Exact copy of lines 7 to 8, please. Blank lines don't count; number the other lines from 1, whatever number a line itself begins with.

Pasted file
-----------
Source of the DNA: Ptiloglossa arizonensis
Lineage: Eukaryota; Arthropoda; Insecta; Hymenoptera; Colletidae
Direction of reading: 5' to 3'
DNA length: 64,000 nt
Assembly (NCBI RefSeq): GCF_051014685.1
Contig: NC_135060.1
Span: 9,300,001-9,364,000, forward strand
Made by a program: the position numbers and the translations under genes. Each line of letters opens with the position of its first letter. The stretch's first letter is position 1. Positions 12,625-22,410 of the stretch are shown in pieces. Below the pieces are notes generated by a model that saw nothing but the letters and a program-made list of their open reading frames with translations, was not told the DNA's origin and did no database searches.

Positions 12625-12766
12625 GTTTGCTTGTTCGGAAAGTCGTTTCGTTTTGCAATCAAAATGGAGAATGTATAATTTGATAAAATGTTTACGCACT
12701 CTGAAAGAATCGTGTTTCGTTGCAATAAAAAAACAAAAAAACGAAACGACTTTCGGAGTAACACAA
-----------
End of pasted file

Span: 9,300,001-9,364,000, forward strand
Made by a program: the position numbers and the translations under genes. Each line of letters opens with the position of its first letter. The stretch's first letter is position 1. Positions 12,625-22,410 of the stretch are shown in pieces. Below the pieces are notes generated by a model that saw nothing but the letters and a program-made list of their open reading frames with translations, was not told the DNA's origin and did no database searches.